At the conference, President Liao stresses that the rural problem is not merely a problem confined in rural areas, but part of a chain that involves globalization and the malfunction of cities. Therefore the rural problem is also a problem shared by Taiwan and the world. President Liao notes that rural Taiwan and the present scenario of Taiwanese society are central to the interest of Academia Sincia as the highest research institution of the country. In the belief that knowledge is at the service of the society, Academia Sinica hopes to take up the role of a think tank for the government. The responsibility and concerns for Taiwan will constantly motivate the survey team to illuminate the policy-making in urban and rural issues, rural rejuvenation, and valorizing the social and cultural values of rural society.
Minister Lin compares the project of "A Social and Cultural Survey of Rural Taiwan" to what farmers' refer to as shuntianshui ("inspecting the field’s irrgation" )—both are groundwork crucial to success and harvest. He hopes that in pulling interdisciplinary brainpower together, sociologists can help rural Taiwan interpret the course of life in terms of change, historians can give voice to stories underlying the surface of ungoing events, and scientists may be able to sketch out a viable and sustainable model to inform the conception, execution, feedback, and correction of policies. Building up experiences through praxis, identifying problems based on facts, and facing the music frankly, as is suggested, echo with Premier Ching-te Lai's call for "doing substantial work." Pragmatism in policy-making and a down-to-earth style can enhance both the appeal and competitive edge of rural Taiwan so that it will thrive sustainably.
Based on the report summing up the vision and agenda of the 6th Natioal Agricultural Congress that took place on Spetember 7 and 8, minister Lin states that the Council is resolute in preserving and safeguarding rural Taiwan that is amazingly rich in diversity and cultural tradition in concert with sustainable development. Relating to the importance of documenting and relaying the tradition of rural society and agrigultural know-how, Lin pictures an innovative governance that integrates the past with the present and the future, and he posits that an efficacious cross-domain model for developing rural areas should be able to connect different regions to maximize the impact. According to Lin, agriculture and rural society revolve around people, and people will also constitute the linchpin of the partnership with Academia Sinica, such that the survey will capture the nature of rural Taiwan with the aid of a growing manpower benefiting from the intelligence groundwork. This intelligence system helps to foster well-rounded abilities and sensitivities for those who partiticpate in the survey which provides a blueprint for innovative governance. To conclude, Lin expresses his gratitude for the faculties at Academia Sinica to implement this task, which will bring intellectual momentum to dirve the nation toward a better future rejoicing in the harmony between nature and culture.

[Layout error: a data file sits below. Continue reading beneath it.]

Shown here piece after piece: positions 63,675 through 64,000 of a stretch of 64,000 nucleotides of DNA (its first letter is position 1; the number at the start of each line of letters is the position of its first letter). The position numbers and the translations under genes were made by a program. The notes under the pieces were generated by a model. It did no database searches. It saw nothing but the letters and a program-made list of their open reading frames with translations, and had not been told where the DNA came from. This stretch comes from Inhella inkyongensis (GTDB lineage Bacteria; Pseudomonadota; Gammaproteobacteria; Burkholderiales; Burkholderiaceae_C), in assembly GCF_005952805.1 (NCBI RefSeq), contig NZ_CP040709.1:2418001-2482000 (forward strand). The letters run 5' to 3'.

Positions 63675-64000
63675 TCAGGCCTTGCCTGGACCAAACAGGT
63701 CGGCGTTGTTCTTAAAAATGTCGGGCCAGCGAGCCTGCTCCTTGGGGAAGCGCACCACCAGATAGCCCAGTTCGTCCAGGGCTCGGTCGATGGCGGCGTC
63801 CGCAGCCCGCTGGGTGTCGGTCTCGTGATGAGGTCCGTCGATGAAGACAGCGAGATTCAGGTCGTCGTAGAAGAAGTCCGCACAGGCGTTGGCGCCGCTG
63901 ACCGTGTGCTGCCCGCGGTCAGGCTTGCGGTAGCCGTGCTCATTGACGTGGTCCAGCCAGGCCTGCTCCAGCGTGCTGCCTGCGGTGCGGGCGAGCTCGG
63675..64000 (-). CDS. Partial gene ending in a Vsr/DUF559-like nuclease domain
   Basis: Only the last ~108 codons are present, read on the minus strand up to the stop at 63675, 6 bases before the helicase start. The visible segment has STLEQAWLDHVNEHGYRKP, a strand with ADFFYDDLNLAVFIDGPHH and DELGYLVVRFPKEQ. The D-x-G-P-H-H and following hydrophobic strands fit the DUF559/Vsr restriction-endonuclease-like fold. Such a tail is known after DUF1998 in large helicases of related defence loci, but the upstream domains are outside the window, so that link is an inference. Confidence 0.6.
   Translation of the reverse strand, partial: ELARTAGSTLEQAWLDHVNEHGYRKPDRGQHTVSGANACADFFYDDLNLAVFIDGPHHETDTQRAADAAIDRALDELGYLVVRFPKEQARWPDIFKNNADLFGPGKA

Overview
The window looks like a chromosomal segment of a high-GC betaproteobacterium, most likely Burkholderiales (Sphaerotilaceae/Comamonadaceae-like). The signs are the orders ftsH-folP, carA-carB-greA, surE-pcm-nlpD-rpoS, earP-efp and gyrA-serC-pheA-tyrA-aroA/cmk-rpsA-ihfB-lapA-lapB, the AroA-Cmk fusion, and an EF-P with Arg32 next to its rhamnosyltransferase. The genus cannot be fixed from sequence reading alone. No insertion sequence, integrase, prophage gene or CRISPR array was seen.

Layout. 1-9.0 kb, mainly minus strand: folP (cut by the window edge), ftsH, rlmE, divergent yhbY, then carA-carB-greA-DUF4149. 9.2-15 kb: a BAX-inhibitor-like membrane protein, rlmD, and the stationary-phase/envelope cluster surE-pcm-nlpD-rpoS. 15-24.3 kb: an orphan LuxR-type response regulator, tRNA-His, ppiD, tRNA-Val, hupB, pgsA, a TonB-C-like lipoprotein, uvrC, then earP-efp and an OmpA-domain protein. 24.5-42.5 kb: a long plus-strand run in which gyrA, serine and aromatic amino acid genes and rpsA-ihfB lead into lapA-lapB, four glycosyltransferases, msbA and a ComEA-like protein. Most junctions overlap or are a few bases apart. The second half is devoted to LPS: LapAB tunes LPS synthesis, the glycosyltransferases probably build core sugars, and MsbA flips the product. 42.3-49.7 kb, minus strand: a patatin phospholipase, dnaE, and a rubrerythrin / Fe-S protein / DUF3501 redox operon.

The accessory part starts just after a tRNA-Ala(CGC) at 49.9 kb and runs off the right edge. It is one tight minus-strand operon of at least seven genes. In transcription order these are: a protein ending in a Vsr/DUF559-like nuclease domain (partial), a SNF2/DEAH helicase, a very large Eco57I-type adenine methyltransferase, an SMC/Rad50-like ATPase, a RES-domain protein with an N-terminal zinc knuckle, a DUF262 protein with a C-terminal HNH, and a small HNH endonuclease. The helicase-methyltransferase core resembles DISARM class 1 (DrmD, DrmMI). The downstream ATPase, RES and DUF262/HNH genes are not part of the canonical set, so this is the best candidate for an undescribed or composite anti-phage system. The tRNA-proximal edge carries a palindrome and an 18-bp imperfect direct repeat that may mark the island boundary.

Dr Fu-shih Lin, director of Academia Sinica Center for Digital Cultures (ASCDC), serves as the co-director of the survey and the director of the survey's head office. ASCDC is responsible for the fourth division of the survey which deals with data digitization and presentation. This division aims to build a GIS-powered digital platform for people to crowdsource information, upload, (co-)work on, and analyze the data gathered through fieldwork carried out by other divisions that look into agro-industries, agro-production, society, culture, and human ecology. This division will also maintain the cyberstructure that records the survey's work in so far as the first-hand information can support long-term rural research, enabling the survey to function as a living reservoir for smart governance.
A Social and Cultural Survey of Rural Taiwan Press Conference
Date: 10:00 AM, Wednesday, September 26, 2018
Venue: Council of Agriculture, Executive Yuan (37 Nanhai Rd. 10014 Taipei)
Orgnaiezd by: Council of Agriculture, Executive Yuan
Carried out by: Institute of History and Philology, Academia Sinica & "A Social and Cultural Survey of Rural Taiwan" Project